Kidney failure, just as any other type of disease, is becoming more and more common in our pets. This is due to a number of factors. Not surprisingly to me, one reason is the diet which we are feeding and have fed to our companion animals over the course of their lives. By the way, as I always say, all comes as a courtesy of our commercial mass producing pet food makers. That is because they have absolutely no concern for our pets’ health. All they have on their mind are their own profits. Don’t get me wrong, there is nothing wrong with that and it’s a substantial part of doing business. But I do have a problem with the fact that it comes at the expense of our pets’ health.
Kidney disease is also known as Chronic Renal Failure (CRF) in cats or Canine Kidney Failure (CIN) in dogs. It is one of the more common problems seen in aging pets. While chronic renal failure is more common in cats, it is certainly a problem we see in dogs as well. Acute kidney failure is generally the result of poisoning or external toxins of some type. Chronic kidney failure is usually a slowly progressive disease that unfortunately often goes unnoticed for quite some time until it typically is too late.
The kidneys function is to filter out and excrete toxins from the body through the urine. One of the first indications of the illness is an increase in thirst and urination. A healthy kidney can concentrate toxins into a smaller amount of liquid to be urinated away. When the kidneys are damaged and become less able to concentrate the urine, more fluid is used by the body. As the kidneys become less efficient and the disease progresses, other signs of chronic renal failure such as such as weight loss, nausea, constipation, low energy or fatigue, and poor appetite start to show.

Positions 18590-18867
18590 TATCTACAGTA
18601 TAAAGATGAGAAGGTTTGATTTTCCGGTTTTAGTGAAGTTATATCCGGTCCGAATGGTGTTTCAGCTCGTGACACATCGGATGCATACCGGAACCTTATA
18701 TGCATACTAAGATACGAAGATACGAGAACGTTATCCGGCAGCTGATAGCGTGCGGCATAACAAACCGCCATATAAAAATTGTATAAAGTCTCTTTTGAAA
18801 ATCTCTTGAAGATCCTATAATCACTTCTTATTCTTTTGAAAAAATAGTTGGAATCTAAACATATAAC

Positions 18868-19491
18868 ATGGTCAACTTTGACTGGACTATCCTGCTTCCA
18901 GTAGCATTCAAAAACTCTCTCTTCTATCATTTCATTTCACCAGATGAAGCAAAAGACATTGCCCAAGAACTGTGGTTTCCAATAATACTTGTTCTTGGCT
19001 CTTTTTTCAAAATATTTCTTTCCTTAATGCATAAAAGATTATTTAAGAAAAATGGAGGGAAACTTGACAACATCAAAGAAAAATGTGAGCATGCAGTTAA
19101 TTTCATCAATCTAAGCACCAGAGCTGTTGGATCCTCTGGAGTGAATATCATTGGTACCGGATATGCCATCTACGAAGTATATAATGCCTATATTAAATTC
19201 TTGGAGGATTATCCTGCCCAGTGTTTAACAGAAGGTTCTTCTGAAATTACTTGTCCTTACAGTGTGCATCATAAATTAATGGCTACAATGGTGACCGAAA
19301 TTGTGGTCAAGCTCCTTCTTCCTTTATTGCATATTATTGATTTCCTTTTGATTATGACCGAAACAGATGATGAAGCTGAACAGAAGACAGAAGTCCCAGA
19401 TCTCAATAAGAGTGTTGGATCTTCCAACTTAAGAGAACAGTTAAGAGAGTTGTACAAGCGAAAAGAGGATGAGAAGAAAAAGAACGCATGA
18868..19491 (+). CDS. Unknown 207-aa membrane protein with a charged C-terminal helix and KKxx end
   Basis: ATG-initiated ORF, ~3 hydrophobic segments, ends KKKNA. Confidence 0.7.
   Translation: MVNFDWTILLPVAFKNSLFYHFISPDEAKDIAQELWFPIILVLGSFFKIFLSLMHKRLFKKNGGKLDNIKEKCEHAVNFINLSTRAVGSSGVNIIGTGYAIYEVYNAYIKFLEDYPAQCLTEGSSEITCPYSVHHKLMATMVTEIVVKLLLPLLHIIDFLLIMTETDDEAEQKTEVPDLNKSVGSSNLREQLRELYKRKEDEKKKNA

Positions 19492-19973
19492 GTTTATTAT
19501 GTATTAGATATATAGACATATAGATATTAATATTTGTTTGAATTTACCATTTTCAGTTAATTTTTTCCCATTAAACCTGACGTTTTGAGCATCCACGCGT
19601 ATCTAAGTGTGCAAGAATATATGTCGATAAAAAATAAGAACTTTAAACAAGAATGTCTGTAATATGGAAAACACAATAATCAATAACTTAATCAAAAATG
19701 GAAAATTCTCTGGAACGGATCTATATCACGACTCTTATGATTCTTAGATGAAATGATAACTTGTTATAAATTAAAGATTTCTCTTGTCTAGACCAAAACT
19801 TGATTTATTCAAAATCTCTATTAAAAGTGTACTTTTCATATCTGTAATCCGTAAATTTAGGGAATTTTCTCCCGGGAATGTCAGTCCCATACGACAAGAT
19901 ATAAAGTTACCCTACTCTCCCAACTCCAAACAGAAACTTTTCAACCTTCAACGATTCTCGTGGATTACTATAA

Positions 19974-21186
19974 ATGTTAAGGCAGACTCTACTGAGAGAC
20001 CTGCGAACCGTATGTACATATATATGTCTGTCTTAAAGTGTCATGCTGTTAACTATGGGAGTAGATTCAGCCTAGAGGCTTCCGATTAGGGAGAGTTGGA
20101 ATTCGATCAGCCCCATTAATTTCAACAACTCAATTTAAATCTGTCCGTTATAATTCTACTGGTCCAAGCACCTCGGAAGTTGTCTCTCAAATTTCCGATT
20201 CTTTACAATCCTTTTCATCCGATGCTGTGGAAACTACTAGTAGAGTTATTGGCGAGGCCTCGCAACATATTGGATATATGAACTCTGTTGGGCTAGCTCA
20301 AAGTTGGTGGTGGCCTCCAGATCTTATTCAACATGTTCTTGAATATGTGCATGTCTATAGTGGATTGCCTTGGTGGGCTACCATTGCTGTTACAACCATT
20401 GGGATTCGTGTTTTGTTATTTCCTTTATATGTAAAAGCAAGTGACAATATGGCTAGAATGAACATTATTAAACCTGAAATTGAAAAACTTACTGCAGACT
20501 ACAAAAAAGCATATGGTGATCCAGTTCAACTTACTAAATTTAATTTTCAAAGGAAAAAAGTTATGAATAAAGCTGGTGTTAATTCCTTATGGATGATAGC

Like I mentioned earlier, unfortunately in most of the cases too late, most animals do not show signs of illness until about 70% - 75% of kidney function has been lost. In order to diagnose the illness and determine the extent of the disease your vet will perform a blood test and urine analysis.
One common treatment for most cats with chronic CRF is subcutaneous fluids. Your vet will generally train you to do this by yourself at home. It is generally not very painful to the cat and will most definitely extend their quality of life.
A low protein (though this is a controversial subject), low phosphorus and low sodium diet may be recommended for a pet with kidney disease. Some studies suggest that feeding a diet low in phosphorus may help slow the progression of kidney failure by reducing mineral deposits in the kidneys. Low protein diets generate fewer nitrogenous wastes. High levels of low protein food can cause nausea and vomiting. However, the diet for each cat or dog with kidney disease should be tailored to their own specific needs as dictated by the stage of the disease and the test results of the blood and urine analysis.
For many animals, a diet containing a high quality protein will be better than a low protein diet. A great option may be to feed a home made diet addressing the individual needs of the sick pet. Low protein diets, if not carefully managed, can lead to malnutrition. If a low protein diet is necessary, a canned formula designed for senior animals might be an option. A discussion with a holistically oriented vet may shed some light for you on this subject. Also, at our online store we just recently started a category for animals with “Specific Health Conditions”, in which this problem is also addressed with a specific diet plan.